LOUISVILLE, Ky. (WDRB) – The Jefferson County Public Education Foundation soon will be officially known as Future Up, Advancing Louisville’s Public Schools as it looks to update its image, Executive Director Sam Corbett said Tuesday.

The new name has been in the works for about a year, and Corbett said the group is working with Louisville-based Doe-Anderson Advertising on the project.

Since joining the Jefferson County Public Education Foundation about three years ago, Corbett said he’s noticed some confusion about the nonprofit’s function based on its name, which has been in place since the foundation launched in 1983. He said the name implied that the group is an arm of Jefferson County Public Schools, that he is an employee of JCPS and that the organization is a grant-making foundation.

“We’re always trying to raise money, but we’re not a grant-making foundation per se,” Corbett said.

The group’s website has already been updated to reflect the name change, but Corbett said a redesigned version will be rolled out soon.

While the name that’s been in place for more than 30 years may be changing, Corbett says the nonprofit’s mission of supporting JCPS and its “very close relationship” with the district won’t.

The group raises money and provides support for a number of educational initiatives in the community, such as helping JCPS craft a master plan once it was named part of the Ford Next Generation Learning initiative and providing scholarships for teachers and graduating students.

“We’re trying to raise funds to support programs that JCPS will implement,” Corbett said. “In addition, we work with other agencies and community groups trying to raise money where they’re providing support and programs with JCPS students and JCPS schools.”

Corbett said he also acts as a conduit, connecting community groups that want to help the district with the appropriate JCPS department.

It’s unclear exactly how the state’s budget will affect JCPS since lawmakers are just starting work on the two-year spending plan, but Gov. Matt Bevin’s budget proposal could mean about $25 million less for the district. Bevin protected the per-student funding for public schools, but other areas like the state’s share of district transportation costs, textbooks and professional development for teachers were lessened or cut outright.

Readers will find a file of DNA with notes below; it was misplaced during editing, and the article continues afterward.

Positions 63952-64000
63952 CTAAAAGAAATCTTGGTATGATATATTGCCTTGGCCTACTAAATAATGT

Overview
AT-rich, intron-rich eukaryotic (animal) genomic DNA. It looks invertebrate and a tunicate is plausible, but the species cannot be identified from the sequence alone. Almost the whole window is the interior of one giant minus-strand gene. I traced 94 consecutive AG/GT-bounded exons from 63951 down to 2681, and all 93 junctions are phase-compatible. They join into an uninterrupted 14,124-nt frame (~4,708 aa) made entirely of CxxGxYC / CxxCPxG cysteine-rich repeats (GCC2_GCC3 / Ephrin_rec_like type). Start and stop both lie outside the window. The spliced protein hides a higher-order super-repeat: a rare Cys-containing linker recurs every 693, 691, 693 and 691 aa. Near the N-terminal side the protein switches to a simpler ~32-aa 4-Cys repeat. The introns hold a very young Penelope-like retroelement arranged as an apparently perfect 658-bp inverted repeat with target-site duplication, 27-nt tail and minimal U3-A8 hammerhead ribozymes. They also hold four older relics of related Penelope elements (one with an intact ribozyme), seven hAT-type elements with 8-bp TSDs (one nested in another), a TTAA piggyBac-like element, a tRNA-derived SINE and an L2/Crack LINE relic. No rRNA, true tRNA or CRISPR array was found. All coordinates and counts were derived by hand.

If lawmakers ultimately cut some funding for public education, Corbett said that could emerge as a fundraising pitch for Future Up.

“I think it highlights the need to reach out to the community, be it individuals, companies, foundations, whomever, to invite them and encourage them to consider supporting some of these areas that potentially there aren’t as many resources today as there have been in the past,” he said. “I would say it changes the landscape a little bit.”

Another change on the horizon for public education in the Louisville area is the opening of charter schools, likely during the 2019-20 school year.

Charters will get the same per-pupil funding as their traditional counterparts, which means they’ll be considered public schools. Corbett said the Future Up board has recently started talks on its role in supporting charter schools that open in Louisville.

“We’re not to the point yet where I could really answer that, but if you recognize that, as our new name says, we’re advancing Louisville’s public schools and charter schools are public schools, it’s something that we have to talk about,” he said.

Reach reporter Kevin Wheatley at 502-585-0838 and kwheatley@wdrb.com. Follow him on Twitter @KevinWheatleyKY.

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